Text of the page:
In 2003, the International Maritime Organisation stated in 2003 that fewer than 1 in 20 alerts related to persons genuinely in distress:
1.4 False alerts in the IAMSAR Manual are defined as: Any alert received by the SAR system indicating an actual or potential distress
situation, when no such situation actually exists.
1.5 Due to an increasing problem it was decided to start collection of data on the causes for false alerts.
1.6 Statistics from (M)RCCs show that the percentage of false alerts are approximately 95-100% of the total alerts received, mainly caused
by lack of knowledge of the relevant conventions, codes and
The European Radiocommunications Committee gives a breakdown of root causes:
Beacon Malfunction: 10%
Mounting Failure: 6%
Environmental Conditions: 4%
It doesn't include figures for intentional, genuine alerts, but does list some cause descriptions that mostly indicate accidental, rather than frivolous, activation.
A report by the US FCC in 1995 states that around 10% of activations were genuine - this may indicate an increase in false alerts over that period (this one is interesting reading, with some notable examples in the text - start at page 10, labelled "18").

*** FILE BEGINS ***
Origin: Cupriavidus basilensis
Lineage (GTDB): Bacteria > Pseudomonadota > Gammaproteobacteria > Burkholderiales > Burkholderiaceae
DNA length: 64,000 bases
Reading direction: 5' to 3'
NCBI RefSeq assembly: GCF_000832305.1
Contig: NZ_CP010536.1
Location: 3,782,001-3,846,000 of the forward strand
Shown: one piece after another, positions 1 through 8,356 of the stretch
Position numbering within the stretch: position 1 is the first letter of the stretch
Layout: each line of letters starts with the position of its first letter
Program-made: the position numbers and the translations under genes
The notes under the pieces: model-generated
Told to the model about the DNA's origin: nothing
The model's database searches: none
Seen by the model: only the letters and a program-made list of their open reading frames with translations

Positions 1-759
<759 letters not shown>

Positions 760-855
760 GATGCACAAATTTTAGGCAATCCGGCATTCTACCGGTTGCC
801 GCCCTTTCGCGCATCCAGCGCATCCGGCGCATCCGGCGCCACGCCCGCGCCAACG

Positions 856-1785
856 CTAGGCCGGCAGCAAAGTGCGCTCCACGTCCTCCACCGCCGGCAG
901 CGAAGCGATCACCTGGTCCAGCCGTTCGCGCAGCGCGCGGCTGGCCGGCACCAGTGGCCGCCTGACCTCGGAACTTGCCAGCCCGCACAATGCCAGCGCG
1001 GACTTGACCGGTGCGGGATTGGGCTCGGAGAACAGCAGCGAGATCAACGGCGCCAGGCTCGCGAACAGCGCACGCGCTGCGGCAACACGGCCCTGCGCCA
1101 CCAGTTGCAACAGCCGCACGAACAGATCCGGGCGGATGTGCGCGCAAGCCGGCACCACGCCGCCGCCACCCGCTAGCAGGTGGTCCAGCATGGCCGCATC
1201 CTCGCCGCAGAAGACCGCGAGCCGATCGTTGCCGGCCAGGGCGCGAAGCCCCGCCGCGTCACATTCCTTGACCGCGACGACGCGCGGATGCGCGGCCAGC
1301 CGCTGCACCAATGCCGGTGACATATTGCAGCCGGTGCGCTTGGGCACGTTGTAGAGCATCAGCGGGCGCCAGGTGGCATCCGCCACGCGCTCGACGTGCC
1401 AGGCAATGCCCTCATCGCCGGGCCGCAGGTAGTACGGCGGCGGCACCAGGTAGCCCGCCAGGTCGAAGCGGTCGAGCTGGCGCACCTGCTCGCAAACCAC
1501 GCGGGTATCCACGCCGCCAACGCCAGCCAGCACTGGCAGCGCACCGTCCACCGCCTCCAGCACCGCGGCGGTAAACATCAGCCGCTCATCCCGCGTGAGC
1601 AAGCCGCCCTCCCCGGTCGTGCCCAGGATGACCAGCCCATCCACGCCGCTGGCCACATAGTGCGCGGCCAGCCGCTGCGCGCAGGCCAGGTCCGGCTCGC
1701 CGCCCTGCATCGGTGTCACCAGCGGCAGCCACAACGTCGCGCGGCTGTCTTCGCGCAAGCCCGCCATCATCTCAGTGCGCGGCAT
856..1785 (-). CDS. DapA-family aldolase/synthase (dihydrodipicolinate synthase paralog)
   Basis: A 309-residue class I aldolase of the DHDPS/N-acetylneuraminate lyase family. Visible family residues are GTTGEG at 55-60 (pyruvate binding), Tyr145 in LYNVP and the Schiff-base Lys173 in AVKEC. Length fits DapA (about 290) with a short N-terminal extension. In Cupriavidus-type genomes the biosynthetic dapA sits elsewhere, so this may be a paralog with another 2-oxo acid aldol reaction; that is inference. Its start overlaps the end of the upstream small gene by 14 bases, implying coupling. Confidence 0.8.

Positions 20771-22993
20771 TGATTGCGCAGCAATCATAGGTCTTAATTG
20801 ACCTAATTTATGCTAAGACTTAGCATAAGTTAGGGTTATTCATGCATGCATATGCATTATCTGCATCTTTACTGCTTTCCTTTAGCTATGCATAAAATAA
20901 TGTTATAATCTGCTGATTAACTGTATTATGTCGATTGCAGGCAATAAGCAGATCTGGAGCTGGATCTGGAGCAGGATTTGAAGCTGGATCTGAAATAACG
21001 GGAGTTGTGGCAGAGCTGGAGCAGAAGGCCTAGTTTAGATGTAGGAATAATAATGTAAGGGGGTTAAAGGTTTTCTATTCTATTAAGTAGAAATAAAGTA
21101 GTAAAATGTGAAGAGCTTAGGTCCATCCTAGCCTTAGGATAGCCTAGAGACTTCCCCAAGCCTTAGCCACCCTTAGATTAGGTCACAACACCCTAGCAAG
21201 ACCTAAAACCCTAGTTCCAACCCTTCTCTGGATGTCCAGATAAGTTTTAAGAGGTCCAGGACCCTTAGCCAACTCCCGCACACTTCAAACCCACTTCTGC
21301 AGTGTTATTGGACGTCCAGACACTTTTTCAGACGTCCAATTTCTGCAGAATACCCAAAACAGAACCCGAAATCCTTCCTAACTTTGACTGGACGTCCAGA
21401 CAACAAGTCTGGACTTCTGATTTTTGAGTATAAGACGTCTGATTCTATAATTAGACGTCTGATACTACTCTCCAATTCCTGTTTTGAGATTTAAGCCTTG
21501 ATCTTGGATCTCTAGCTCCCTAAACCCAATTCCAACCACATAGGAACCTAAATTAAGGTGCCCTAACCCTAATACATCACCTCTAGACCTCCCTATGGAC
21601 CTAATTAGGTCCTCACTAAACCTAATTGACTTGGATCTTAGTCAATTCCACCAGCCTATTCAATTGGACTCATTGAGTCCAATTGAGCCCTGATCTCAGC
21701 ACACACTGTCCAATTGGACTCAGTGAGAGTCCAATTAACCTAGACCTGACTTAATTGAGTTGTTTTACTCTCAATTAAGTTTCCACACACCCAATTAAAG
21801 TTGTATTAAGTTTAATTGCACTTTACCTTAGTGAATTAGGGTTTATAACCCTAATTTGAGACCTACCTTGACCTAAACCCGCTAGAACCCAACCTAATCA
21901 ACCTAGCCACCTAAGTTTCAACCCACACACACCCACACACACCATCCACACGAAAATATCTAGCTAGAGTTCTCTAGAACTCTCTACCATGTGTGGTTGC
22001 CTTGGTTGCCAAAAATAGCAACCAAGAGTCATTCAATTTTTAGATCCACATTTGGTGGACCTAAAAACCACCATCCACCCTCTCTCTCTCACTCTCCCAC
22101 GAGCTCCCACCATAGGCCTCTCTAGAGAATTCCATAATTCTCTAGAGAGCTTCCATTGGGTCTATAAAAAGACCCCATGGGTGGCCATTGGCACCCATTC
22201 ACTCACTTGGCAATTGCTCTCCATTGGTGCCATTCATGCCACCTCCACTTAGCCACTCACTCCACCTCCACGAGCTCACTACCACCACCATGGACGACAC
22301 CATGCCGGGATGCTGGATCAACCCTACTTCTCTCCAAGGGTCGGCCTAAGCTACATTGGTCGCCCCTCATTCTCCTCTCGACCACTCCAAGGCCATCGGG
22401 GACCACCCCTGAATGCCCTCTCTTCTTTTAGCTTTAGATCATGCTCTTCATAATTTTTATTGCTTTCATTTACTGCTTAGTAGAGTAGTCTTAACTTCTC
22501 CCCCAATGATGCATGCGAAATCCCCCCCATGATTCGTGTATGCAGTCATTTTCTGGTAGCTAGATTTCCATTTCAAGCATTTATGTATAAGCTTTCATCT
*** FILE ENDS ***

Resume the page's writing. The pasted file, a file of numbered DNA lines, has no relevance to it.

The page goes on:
An undated presentation from US Coast Guard and NOAA says
- 96% of 406MHz EPIRB Alerts are false
- 85% Resolved by RCCs with registration and good detective work
Note that many of the above incidents measured above relate to automatically-activated beacons carried on boats, rather than PLBs, so it may be invalid to suggest that the PLB false-activation rate is the same as for EPIRBs in general. For example, the last document above says that
False Alerts [are due to]
This clearly doesn't apply to PLBs.
A report that distinguishes PLBs from other EPIRBs is a January
2014 report by ICOA which says
Based on the data provided by Participants, Cospas-Sarsat calculates two false alert rates, identified for convenience as the “SAR false alert rate” and the “beacon false alert
rate”. The SAR false alert rate, which characterises the
impact of false alerts on SAR services, is the percentage of
false alerts plus undetermined alerts (no person in distress
fo und; no beacon found) over the total number of alerts
transmitted to SAR authorities. [...] In 2012, the false alert rate was 96%, i.e. about one
real alert in 25 alerts received.
In that year, the "beacon false alert rate" is listed at 0.4% for PLBs, compared to 0.9% for other EPIRBs and 4.9% for the old 121.5 MHz ELTs (i.e. one in 250 PLBs in the world transmitted a false alert; we can estimate that one in 5000 beacons was used in a real emergency in that year).